Everyone grieves differently, a fact that can be difficult to comprehend for the nonmourning. Siblings Elan and Jonathan Bogarin responded to the passing of their New Jersey-based nonagenarian grandmother Annette with a filmmaking fervor, an attempt to archaeologically catalog her house of stuff that is now the documentary “306 Hollywood.” (The title was Grandma’s address.)
A whimsically color-coded Wes Anderson/Michel Gondry slide show of remembrance and minutiae, with flights of fancy for sequences like a choreographed front yard dance featuring clothesmaker Annette’s hand-sewn dresses, and interviews designed to push a philosophical thread about grief and archiving, “306 Hollywood” is a work of supreme dedication to twee aesthetics.
What it isn’t is especially interesting — despite glimmers of Annette’s lively charm in the Bogarins’ videotaped interviews with her — and in some cases, the movie is like a fastidious shrine to the insecurity of ambitious filmmakers. The need to make an ordinary life extraordinary is so prevalent it smothers any genuine emotion from family members losing a loved one.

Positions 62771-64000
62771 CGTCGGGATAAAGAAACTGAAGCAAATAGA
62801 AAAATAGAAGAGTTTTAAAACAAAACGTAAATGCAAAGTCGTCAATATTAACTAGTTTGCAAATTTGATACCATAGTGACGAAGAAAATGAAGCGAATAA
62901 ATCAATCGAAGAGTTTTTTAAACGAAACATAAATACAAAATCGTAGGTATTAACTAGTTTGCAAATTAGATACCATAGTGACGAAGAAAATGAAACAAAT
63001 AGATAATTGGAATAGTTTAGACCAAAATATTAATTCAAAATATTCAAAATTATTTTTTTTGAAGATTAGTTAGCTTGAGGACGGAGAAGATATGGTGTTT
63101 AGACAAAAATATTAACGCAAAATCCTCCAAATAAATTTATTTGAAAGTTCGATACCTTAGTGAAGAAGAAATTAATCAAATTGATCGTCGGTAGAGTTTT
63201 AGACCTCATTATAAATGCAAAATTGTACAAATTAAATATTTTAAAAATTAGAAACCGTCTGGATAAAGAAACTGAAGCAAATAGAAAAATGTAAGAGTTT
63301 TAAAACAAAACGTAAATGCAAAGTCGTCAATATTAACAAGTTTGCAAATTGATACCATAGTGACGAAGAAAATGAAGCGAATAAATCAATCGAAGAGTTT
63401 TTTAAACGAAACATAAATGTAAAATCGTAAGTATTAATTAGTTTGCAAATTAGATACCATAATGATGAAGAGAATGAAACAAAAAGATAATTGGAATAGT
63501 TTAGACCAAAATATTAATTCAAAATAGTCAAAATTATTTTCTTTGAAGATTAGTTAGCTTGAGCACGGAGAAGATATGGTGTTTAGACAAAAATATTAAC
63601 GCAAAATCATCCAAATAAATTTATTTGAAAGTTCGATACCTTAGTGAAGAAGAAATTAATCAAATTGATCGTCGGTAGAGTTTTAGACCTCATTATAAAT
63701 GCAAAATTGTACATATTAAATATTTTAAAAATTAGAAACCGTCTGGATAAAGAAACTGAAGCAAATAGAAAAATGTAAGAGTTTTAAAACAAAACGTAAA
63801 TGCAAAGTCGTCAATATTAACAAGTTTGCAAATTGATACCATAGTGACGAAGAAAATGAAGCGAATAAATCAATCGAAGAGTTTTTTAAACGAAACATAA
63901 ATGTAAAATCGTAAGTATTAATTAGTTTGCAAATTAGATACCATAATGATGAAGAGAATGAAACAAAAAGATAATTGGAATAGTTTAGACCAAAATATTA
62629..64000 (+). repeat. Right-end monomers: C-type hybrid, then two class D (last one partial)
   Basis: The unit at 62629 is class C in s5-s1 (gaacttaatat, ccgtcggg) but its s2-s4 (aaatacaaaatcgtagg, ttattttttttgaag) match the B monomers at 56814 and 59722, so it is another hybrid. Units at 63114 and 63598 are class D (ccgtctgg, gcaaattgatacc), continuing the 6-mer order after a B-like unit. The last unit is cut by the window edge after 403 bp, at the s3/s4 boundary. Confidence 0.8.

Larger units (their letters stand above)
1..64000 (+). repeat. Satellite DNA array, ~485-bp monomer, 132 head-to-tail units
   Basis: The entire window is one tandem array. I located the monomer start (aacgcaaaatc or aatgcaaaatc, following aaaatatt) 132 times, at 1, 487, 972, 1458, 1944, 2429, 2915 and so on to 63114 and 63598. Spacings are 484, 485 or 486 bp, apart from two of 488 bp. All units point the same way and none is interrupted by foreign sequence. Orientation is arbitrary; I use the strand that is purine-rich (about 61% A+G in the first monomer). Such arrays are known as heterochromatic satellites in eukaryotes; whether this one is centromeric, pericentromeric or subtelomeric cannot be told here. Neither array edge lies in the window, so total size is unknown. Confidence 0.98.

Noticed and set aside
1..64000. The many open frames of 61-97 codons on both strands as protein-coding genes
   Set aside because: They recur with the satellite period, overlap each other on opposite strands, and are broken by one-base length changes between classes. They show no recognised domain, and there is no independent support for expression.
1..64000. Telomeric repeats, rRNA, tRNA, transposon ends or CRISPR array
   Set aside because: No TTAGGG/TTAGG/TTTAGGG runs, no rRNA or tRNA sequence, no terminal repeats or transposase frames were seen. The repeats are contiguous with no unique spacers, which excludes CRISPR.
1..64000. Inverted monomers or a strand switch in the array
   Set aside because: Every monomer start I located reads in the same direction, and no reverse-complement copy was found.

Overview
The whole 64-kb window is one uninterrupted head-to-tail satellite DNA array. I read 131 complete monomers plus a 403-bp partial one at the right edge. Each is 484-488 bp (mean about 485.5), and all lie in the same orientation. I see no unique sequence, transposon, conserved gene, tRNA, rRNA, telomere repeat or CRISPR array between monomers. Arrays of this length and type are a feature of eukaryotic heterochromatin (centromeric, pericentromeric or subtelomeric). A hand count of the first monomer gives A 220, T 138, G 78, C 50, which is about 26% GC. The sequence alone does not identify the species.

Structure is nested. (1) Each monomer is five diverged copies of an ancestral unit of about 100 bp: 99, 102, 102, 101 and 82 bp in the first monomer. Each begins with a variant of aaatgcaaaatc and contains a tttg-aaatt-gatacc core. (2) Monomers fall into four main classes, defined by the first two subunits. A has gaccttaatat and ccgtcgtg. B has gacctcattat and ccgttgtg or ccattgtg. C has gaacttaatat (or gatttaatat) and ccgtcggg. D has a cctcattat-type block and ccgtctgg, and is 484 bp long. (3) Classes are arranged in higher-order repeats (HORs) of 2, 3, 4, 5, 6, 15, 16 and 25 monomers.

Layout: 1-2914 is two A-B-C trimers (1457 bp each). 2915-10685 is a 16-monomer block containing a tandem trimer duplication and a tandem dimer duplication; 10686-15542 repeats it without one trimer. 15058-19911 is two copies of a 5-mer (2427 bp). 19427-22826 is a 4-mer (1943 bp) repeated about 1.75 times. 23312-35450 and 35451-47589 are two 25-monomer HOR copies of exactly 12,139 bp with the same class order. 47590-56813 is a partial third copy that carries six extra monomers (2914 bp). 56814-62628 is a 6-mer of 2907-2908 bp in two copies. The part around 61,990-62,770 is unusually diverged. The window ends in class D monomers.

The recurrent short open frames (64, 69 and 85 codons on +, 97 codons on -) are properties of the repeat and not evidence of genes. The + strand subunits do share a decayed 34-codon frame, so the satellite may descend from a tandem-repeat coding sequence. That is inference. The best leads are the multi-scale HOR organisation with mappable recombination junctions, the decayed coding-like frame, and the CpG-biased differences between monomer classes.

The late discovery of a cassette tape inspires not an illuminating inquiry into the realities behind its recorded arguments/conversations but another art gimmick: actors lip-syncing for re-created “scenes.” The Bogarins’ arch shell of formal style and diorama visuals is certainly eye-opening as a documentary construct, but you’d be hard-pressed to call “306 Hollywood,” for all its painstaking immersion into one woman’s physical world, an illuminatingly personal work.
Running time: 1 hour, 28 minutes
Playing: Starts Oct. 12, Laemmle Royal, West L.A.; Laemmle Town Center 5, Encino